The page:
It was through writing poetry that I came to know my own voice and really appreciate literature. The poetic diction of Pablo Neruda, Ada Límon, Walt Whitman, Frank O’Hara and many more enabled me to see how such simple things could be expressed in such vividly, breathtaking ways. I believe that students should be given the opportunity to view inventiveness at its finest through closely studying acclaimed authors. Modeling will significantly help to inspire students to find a voice of their own.
I have been told before that when words are so powerful that they invoke a catharsis of emotions over a person, it is only then when worthy and impressive writing has occurred. The first time I cried when reading a creative piece was when I read Stanley Kunitz’s “Touch Me.” As his fluid voice somberly reads, “Darling, do you remember / the man you married? Touch me, / remind me who I am,” my heart opens to his honesty and desire even in his eighties. My body yields to the words he writes because of the power they behold. His diction moves the marrow in my bones and made me want to cry for the pain and longing the persona felt. Just by reading his words in various poems he has written I was immediately inspired to write in a way that made others feel beauty and pain all at once, like his poetry did for me.
For me, poetry is the notion that different deep emotions come out of writing. One piece may do this for one person and not for another. The point to be taken is that there is at least one author in a sea of books that can make words come so alive for an individual. It is seeing these words collaborated so perfectly together and feeling their allure all together that makes writing a significant process. It is not the continuous task of drafting, editing, redrafting, peer editing, etc.—it is crafting a piece of work that the writer himself is so proud of. It is about that piece making music on the paper and speaking so deeply to the writer’s underlying beliefs.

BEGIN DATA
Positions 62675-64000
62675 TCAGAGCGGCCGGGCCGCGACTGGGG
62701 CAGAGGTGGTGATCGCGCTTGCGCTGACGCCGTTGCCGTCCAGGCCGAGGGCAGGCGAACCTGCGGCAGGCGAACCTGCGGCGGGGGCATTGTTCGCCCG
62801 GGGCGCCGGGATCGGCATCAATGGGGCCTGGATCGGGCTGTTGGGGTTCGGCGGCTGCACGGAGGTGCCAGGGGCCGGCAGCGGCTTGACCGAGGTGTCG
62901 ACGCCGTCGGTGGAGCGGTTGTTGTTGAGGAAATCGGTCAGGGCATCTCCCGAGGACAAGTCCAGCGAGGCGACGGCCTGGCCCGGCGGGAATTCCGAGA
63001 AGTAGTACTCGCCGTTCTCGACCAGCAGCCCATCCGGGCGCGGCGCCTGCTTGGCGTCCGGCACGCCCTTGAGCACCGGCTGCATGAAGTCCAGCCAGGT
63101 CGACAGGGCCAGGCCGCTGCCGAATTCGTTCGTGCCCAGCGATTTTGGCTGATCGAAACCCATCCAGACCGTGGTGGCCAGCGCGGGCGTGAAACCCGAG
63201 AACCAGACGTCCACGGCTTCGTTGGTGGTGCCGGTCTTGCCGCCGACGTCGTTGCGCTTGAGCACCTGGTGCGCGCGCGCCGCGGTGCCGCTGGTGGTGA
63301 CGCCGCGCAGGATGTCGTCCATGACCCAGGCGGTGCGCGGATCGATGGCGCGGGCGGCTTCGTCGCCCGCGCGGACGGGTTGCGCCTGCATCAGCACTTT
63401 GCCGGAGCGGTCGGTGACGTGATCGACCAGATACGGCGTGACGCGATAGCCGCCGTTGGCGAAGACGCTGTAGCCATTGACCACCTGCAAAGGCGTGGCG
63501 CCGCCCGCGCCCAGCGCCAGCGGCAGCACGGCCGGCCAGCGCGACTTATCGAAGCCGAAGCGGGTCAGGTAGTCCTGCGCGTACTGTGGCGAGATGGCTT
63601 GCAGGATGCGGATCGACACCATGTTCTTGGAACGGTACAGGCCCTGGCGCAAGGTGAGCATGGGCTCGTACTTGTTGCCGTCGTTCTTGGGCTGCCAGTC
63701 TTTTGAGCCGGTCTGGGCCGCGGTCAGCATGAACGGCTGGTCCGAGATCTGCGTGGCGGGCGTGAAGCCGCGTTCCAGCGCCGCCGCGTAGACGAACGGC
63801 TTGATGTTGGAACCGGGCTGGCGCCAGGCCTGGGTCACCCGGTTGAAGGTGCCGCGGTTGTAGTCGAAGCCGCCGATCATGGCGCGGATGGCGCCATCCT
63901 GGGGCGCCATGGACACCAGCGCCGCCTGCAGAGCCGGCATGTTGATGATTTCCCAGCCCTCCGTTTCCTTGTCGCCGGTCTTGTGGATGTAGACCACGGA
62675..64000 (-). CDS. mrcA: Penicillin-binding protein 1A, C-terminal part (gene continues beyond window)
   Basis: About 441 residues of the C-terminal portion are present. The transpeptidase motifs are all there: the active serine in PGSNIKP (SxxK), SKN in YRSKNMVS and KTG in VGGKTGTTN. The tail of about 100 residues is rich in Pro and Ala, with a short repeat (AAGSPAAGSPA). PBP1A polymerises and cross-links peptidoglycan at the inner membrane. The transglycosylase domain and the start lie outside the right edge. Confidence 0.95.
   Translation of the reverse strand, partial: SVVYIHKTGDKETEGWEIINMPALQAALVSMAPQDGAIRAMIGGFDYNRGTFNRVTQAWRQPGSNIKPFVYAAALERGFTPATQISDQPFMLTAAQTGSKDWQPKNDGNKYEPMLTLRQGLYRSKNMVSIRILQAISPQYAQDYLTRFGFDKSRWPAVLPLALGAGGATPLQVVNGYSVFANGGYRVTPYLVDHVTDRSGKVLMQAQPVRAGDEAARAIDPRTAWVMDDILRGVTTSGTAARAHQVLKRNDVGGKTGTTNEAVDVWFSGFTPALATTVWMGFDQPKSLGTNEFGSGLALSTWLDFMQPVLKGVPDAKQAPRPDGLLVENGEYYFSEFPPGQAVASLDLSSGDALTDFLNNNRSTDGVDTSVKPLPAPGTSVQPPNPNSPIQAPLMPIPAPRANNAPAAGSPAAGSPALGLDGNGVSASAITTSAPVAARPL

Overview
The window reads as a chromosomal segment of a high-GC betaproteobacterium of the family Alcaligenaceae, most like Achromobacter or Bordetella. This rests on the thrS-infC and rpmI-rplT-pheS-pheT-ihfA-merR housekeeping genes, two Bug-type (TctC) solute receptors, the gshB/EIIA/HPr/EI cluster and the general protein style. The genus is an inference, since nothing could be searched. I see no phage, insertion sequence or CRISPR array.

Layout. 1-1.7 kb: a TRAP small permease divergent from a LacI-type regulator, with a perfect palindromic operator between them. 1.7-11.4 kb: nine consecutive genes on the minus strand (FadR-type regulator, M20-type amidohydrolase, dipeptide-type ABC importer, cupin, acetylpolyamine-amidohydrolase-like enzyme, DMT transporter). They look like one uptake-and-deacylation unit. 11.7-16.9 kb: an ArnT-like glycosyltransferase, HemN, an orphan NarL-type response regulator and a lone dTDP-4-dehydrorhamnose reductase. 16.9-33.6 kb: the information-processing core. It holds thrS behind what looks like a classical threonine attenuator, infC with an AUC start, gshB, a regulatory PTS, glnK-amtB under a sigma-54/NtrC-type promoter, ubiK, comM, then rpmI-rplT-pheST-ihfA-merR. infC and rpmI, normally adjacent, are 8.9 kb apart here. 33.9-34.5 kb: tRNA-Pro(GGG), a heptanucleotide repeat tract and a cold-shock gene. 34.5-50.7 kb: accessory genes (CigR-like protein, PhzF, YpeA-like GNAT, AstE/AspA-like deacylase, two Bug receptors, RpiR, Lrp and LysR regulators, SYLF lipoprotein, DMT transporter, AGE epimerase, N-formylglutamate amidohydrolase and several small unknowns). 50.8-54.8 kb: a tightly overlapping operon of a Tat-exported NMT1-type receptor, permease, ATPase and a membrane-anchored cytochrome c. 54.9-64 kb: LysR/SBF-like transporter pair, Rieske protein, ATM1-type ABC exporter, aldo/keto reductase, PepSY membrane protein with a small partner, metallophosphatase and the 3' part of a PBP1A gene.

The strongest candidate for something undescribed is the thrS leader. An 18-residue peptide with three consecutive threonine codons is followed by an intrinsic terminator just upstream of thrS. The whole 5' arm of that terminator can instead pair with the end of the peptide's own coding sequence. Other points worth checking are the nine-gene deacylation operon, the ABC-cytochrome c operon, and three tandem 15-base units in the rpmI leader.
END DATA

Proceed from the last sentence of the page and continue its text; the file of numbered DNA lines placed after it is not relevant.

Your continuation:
Writing is something that has become a part of me. In time its roots expand deeper and deeper into the core of me. I have been a writer ever since I was able to comprehend language and compose sentences. Transforming my thoughts and feelings into poetic jargon had come naturally to me even at a young age. When my grandfather died I told my father at the age of 12, “Dad, how beautiful—Pop is the earth. And the earth is the plants, and the trees, and the hummingbirds. He’s everywhere.” My mind does not think in a lateral way, nor is the movement of my comprehension literal—I think metacognitively, in iambic pentameter, through form, and with compositional risks. This way of life has built a way of thinking for myself that is unique and helps me to write the deepest parts of me on paper.
My main philosophy of writing is that it is indeed a process, and never is it final. This is something my high school students would tell you incessantly if given the chance to speak with them. The process of revision is so important to me because I can track and reflect on the growth of work from its starting point, to where it currently is.
As a person who loves poetry, the rhythm, the forms, the figurative language, the writers (the list goes on), more than my life it has become clear that writing for publication and my own desire is all-important for me to live a fulfilling life. Poetry makes me realize that words are all I need; and the less I need, the better I feel.